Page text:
One Sunday morning at 4am the sun was not up, but into the bed came a very wriggly and very hungry little boy. He started to look for some food, but Mum and Dad were still sleeping. Last week they survived; 1 professional exam, 1 swimming lesson, 1 basketball game, 1 basketball practice, 1 committee meeting, 4 rugby practices, 2 GST returns, 1 rugby Club Night, 1 science project, 1 missed meeting with the bank (the bank manager may not have survived this one!), 2 PR events, 1 EMS workout, 4 blog posts, 1 All Blacks test……………and they were still tired.
Needless to say, Mum and Dad were very much looking forward to Sunday. Until they remembered Ethan had rugby rep trials at 11am ::::::::::sigh::::::::::
Many are beginning to lament the innate ‘busyness’ of modern family life, and to be honest, last week just about broke me but, our family are joiners, participants, volunteers. We like to get involved, put down roots, contribute and get to know our little community – something that doesn’t happen simply by virtue of being a ‘neighbour’ anymore.
The flip-side of this is that ensuring we have family ‘down-time’ sometimes becomes a mindful miracle of scheduling.
Eating helps. Eating together nails it.
This Sunday, breakfast became early afternoon tea for Nixon (he woke at 4 remember!) and some combo of breakfast-brunch-lunch for Dave and I and our beautifully bed-headed preteen. Keep in mind this is intentionally NOT a cereal breakfast ala Monday through Friday. This is a ‘real food meal’ that takes time to eat so we can spend as much time as possible together, around the table without anyone on a device or rushing off .
The menu varies, it could be waffles, pancakes or crèpes but this week it was freshly made cheese scones, bacon, and omelets to share. Of course, we have to be a little bit prepared, a mindful meal begins with some mindful shopping, or at the very least making sure there are some flour, milk, and eggs on hand!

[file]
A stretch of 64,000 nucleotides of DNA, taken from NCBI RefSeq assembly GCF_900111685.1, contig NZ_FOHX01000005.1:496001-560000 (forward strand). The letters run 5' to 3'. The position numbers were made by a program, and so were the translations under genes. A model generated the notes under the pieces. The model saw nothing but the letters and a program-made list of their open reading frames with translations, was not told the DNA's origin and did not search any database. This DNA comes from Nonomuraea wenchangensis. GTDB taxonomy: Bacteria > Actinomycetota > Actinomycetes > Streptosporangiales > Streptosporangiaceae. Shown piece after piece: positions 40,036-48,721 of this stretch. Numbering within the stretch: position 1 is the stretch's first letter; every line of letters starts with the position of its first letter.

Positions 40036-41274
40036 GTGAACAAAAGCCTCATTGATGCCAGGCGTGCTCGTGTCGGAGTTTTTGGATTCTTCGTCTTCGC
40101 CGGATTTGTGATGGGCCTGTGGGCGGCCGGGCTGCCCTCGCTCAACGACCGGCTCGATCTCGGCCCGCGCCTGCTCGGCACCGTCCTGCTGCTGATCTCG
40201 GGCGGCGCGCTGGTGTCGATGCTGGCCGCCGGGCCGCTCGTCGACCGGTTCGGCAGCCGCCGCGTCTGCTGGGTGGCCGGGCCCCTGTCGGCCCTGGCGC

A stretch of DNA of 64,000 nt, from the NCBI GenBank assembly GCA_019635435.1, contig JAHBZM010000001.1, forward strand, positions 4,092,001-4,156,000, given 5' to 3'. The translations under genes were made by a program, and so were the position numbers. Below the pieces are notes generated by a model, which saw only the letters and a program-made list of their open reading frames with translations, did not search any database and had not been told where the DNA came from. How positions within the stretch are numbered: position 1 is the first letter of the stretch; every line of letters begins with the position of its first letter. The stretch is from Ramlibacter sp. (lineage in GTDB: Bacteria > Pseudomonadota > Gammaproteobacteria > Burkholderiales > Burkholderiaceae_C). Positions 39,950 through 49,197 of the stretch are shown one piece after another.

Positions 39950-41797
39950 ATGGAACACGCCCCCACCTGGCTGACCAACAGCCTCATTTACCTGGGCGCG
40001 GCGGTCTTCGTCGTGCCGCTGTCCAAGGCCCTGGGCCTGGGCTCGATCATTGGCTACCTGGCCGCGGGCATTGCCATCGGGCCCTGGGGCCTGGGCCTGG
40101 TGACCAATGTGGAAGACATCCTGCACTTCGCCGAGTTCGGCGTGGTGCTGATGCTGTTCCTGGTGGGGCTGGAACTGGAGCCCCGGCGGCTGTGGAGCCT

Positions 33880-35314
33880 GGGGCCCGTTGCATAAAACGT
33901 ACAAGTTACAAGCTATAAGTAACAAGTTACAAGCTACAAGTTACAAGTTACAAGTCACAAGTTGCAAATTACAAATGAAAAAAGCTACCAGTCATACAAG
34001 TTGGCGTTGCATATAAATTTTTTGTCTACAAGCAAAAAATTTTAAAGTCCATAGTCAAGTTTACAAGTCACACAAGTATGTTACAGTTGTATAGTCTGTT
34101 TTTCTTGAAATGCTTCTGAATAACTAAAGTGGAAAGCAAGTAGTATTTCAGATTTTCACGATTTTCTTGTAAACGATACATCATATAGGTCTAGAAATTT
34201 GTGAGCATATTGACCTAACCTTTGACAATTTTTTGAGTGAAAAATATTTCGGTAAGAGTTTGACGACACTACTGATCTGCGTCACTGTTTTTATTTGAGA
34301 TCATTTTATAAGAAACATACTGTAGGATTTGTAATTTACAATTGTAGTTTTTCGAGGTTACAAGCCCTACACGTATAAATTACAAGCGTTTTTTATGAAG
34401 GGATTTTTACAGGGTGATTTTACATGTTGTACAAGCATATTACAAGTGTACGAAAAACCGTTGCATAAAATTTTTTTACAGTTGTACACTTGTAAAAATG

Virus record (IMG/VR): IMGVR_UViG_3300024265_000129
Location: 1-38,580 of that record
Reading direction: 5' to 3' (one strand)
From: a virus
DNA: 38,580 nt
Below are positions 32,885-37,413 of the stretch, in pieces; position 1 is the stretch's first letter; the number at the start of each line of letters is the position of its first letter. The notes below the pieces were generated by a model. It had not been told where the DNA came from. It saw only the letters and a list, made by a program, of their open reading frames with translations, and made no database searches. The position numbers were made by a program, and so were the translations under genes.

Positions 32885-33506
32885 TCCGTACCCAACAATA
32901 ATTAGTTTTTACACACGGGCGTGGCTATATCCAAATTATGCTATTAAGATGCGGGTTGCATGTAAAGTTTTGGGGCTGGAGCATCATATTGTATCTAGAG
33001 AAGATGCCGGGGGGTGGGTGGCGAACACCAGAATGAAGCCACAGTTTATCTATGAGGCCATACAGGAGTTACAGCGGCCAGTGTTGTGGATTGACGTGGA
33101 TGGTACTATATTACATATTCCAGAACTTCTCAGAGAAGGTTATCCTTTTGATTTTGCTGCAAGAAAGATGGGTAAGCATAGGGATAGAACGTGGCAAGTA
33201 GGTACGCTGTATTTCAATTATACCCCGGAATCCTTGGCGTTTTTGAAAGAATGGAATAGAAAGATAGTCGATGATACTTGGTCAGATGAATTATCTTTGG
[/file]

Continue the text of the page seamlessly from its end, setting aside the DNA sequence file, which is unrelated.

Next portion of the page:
The way modern families shop for food and consider their purchases is as much a dynamic process as our hectic day-to-day lives. Food innovation now often (ironically) takes the form of simplification. As parents of a 12.5-year-old, we want to know where he is, what he’s doing and who he’s doing it with. Similarly, I want to know where my food is coming from and who is producing it, but is it realistic to expect this from supermarket staples?
Surprisingly, the answer is YES. The milk we used for our Sunday breakfast this week came from a single organic farm located in Manawatu, farmed by the Flipp family. Four generations live and work on the farm along with their 600 cows and I didn’t have to drive 6.5 hrs to the farm gate to pick it up!
Kapiti Single Farm Organic Milk was in the chiller, at my local New World 5 minutes from my house.
Mindful family routines and meals begin with mindful shopping – grocery or otherwise. Investing in a product that is the end result of the Flipp Family’s 3-year journey to achieve organic certification is definitely a brand story that I’m happy to have at my table every day.
For this post, I partnered with Kapiti Single Farm Organic Milk which is now available from Supermarkets nationwide.
- 1.25L Homogenised/non-homogenised RRP $5.49
- 750ml Homogenised/non-homogenised RRP $3.50